After lunch we put the mats down and worked on how to do break falls.
Two of the participants had experience with falling before but the
other three had not. I then started work on the back hell throw from
pugilism has this is close to the throws that Barton-Wright (B-W) uses in
many of the jujutsu techniques.

This then moved into doing jujutsu from the Canon. Since we had been
doing the back heel throw I first taught the defense from a face strike
that is blocked and you end up tripping the attacker up with a rear
throw (back heel.) We then did a failure drill of allowing the attacker
to block the "back hander" strike so the defender had to do some other
strikes to set up for the throw or take the attacker down another way.

We then worked on the defense from a one handed lapel grasp, since this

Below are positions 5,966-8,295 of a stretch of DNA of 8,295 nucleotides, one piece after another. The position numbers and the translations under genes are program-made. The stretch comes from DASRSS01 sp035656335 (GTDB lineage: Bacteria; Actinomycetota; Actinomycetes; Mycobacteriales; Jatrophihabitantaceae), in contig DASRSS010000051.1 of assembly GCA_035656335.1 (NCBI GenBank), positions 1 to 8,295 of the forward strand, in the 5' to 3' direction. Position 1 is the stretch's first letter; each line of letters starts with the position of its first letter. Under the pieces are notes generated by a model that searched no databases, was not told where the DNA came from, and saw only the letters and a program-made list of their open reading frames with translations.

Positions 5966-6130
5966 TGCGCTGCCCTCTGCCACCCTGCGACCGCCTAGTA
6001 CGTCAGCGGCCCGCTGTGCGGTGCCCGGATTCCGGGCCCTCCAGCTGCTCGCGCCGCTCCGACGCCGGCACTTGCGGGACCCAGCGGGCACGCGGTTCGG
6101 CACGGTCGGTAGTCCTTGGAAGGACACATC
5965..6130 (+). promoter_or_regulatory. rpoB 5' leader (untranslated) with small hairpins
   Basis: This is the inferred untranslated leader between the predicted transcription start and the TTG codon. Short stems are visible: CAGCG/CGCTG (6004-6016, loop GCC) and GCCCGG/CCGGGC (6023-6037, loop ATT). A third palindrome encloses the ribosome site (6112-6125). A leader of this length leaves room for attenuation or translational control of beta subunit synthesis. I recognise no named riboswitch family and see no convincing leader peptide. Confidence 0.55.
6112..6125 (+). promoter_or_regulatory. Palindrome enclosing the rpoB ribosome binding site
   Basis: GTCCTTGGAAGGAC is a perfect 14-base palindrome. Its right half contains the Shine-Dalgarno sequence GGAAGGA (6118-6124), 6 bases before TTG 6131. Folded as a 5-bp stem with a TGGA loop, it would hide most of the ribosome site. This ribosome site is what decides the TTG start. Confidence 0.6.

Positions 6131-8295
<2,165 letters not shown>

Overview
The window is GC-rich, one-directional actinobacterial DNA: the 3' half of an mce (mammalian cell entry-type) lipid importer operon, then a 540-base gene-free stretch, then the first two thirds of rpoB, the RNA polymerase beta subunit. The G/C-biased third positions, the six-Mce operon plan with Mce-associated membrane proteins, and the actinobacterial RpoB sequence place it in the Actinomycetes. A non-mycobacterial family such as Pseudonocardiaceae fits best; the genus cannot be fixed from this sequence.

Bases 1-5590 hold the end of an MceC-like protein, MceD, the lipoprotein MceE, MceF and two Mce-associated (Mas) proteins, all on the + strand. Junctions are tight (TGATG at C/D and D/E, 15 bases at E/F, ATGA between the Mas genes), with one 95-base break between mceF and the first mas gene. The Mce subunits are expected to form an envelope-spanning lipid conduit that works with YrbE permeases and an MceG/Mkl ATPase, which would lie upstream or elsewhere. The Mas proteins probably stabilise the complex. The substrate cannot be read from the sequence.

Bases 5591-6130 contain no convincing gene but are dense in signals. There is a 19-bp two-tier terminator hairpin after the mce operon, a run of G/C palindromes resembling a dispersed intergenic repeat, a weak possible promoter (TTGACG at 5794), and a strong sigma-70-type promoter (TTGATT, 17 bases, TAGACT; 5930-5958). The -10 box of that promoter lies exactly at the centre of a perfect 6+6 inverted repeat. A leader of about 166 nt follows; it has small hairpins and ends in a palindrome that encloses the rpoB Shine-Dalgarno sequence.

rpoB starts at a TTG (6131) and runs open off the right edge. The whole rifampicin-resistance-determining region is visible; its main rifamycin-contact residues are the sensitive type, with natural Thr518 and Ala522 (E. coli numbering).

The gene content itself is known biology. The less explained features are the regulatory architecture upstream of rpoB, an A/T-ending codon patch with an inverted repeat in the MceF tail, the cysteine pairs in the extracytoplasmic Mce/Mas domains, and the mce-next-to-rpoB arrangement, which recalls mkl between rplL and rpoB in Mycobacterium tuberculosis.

is pretty much the same defense as the face strike but we did the grasp
with the left had so everyone could learn that these techniques can be
done on both sides. The failure drill for this technique was that the
attacker steps back with his left foot so you can not get the trip on
the first attempt.

The final technique we worked on from this series of throws was the
belt grab or reaching for the pocket watch defense. I switched this to
a neo-Bartitsu grab on the wrist since none of us wear swords or carry
pocket watches very often. For this I showed the pain compliance grab
at the throat version showing how this can also be used as a choke.

Next I taught the "How to Escort a Man Out of the Room" with the Figure
Four lock on the elbow. We then worked on a neo-Bartitsu version using
the same arm lock for a knife dense.

With that I thought it was time to start work on the Vigny cane
techniques. I explained how Vigny advocated using a walking stick with
a heavy ball on the end but I liked to use a crook handled cane for
modern defense since it is legal any where you go and does not stand
out as much as a walking stick does in our modern world.

First we worked on Guard by Distance. We started by doing the Canonical
technique slowly to get the feel for the move. I then had one of the
partners in each pair put on a focus mitt on their "cane" hand so the